The spin-wave dispersion relation depends on many parameters, for example an external magnetic field or the width of a waveguide, and can be modulated by these parameters, and spin wave properties also can be modified. For example, the spin-wave propagation modified by the spatially inhomogeneous magnetic field, and the wavelength was changed. We interested in how spin waves which are already excited behave in the time dependent magnetic field, and investigated the spin-wave propagation under the pulse field.

Spin-torque oscillators in domain walls

The idea of using spin waves as information carriers has developed the research field of magnonics, because spin waves are attractive in the points of fast processing speed and reduction of energy consumption. While magnonic logic gates have been demonstrated, significant progress was done by employing spin currents based on spin Hall effect (SHE). At an interface between a heavy metallic layer and a ferromagnetic layer, spin currents give a spin transfer torque to the magnetization in the ferromagnetic layer, which drives spin-wave auto-oscillation. We are interested in such auto-oscillation in domain walls. Since domain walls are movable and nanoscale, spin-wave oscillators in domain wall are expected to work as reprogrammable nano-sized spin-wave sources in future magnonic devices.

Related publications

  • N. Sato, K. Schultheiss, L. Körber, N. Puwenberg, T. Mühl, A.A. Awad, S.S.P.K. Arekapudi, O. Hellwig, J. Fassbender, H. Schultheiss
    "Domain wall-based spin-Hall nano-oscillators"
    (preprint available at arXiv:1812.06702)

All-Optical Switching

All Optical Switching (AOS), which means purely light induced switching of the magnetization direction, was successfully demonstrated for ferrimagnetic TbxFe100-x samples. Therefore, the magnetization direction of the sample was switched to M+ (M-) by right σ+ (left σ-) handed circular polarized femtosecond laser pulses.

Non-linear spin waves in magnetic vortices

Magnonics: Nonlinear ©Copyright: Dr. Schultheiß, Helmut

(a) Magnon spectra of a 5 μm diameter Py discs in the vortex state driven into the non-linear regime with externally applied microwaves. (b) Spatial intensity distribution magnons arising from three-magnon scattering events. (c) Temporal evolution of magnon intensities at pulsed excitation with 16 dBm pumping power. (d) Power dependence of the signal start time for the direct excitation and the split magnon modes.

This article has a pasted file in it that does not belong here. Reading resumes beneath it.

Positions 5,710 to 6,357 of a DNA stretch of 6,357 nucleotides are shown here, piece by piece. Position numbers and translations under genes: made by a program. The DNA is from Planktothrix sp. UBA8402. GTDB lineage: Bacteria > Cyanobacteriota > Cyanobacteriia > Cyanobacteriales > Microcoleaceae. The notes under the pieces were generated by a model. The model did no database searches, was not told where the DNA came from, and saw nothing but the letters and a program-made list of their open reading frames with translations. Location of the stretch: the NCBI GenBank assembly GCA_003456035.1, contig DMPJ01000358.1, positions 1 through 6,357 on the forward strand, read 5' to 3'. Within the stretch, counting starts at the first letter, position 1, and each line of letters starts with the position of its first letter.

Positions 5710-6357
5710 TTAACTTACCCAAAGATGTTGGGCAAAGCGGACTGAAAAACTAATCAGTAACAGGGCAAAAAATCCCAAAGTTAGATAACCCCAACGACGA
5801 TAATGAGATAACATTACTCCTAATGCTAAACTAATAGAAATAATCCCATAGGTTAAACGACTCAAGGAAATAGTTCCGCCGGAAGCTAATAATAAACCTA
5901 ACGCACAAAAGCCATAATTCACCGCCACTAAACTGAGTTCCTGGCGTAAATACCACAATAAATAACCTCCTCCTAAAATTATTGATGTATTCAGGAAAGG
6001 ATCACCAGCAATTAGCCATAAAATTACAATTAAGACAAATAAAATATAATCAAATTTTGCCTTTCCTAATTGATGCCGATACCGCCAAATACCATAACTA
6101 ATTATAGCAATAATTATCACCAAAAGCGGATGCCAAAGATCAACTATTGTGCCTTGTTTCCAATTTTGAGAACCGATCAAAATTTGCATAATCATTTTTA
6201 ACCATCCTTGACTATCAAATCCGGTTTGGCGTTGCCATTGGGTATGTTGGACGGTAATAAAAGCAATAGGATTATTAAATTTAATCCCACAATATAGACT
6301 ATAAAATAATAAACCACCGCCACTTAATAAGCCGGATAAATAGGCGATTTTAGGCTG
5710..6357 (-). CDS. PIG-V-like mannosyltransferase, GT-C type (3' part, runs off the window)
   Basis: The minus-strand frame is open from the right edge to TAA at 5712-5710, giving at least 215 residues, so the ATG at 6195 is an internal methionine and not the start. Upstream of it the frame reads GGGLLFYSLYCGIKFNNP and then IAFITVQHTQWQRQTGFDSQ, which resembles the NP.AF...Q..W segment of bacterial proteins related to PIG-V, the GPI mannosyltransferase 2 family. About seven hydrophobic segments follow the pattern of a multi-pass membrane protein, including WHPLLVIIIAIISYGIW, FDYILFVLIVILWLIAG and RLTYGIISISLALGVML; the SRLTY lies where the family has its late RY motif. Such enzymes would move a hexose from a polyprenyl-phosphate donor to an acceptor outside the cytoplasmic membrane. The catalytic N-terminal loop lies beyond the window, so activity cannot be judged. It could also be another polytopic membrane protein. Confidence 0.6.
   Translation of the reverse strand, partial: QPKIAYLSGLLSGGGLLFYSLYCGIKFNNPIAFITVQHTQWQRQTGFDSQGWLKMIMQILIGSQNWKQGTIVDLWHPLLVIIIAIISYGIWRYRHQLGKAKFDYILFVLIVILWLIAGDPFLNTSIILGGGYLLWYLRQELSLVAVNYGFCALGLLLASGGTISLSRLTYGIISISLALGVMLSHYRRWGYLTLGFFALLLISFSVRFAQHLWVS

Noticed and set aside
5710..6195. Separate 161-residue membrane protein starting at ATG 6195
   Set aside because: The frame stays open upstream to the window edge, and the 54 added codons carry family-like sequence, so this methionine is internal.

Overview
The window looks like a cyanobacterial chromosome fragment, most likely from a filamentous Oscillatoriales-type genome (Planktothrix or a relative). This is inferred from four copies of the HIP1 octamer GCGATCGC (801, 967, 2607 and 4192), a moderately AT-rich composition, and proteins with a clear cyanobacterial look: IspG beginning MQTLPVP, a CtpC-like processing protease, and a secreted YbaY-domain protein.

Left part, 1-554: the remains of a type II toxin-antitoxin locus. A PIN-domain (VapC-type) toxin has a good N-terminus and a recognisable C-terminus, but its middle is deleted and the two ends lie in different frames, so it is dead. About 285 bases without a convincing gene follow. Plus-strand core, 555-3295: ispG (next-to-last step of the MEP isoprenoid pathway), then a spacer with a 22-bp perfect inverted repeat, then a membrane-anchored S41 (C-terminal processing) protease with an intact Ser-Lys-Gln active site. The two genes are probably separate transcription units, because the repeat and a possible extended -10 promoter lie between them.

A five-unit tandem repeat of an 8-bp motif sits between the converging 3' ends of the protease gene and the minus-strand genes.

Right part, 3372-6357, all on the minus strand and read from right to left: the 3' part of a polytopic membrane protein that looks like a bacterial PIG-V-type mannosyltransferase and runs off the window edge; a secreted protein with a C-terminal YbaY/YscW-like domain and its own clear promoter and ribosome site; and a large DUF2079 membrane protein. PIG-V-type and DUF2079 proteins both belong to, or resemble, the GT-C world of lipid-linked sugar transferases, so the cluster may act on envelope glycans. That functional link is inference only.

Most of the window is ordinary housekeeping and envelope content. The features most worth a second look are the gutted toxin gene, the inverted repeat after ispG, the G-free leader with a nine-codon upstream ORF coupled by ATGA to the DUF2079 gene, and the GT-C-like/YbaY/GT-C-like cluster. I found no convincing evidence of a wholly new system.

Besides magnon transport we used our capabilities of time-resolved μBLS to shed light on nonlinear magnon-magnon scattering processes in magnetic microstructures with a fully quantised magnon spectrum. As a model system we studied micron-sized Py discs magnetized in the vortex state as shown in the inset in the figure above. We placed such a magnetic vortex in a loop shaped microwave antenna, which allowed us to excite magnons with a strong, symmetric out-of-plane microwave field. When measuring the magnon spectra with μBLS as a function of the applied microwave frequency (a) we observed a multitude of additional magnon peaks besides the directly excited magnons. These additional magnons are the result of three magnon scattering events, where the directly excited magnons splits into two new magnons as indicated by the dashed arrows. Due to conservation of energy, the frequencies of the split modes sum up to the excitation frequency. In stark contrast to magnon-magnon scattering events studied in continuous films in the past, the rotational symmetry of the magnetization configuration in a vortex imposes an additional conservation law during the scattering process, which is the conservation of the orbital angular momentum of the participating magnons.

Related publications

  • K. Schultheiss, R. Verba, F. Wehrmann, K. Wagner, L. Körber, T. Hula, T. Hache, A. Kakay, A.A. Awad, V. Tiberkevich, A.N. Slavin, J. Fassbender, H. Schultheiss
    "Excitation of whispering gallery magnons in a magnetic vortex"
    (preprint available at arXiv:1806.03910)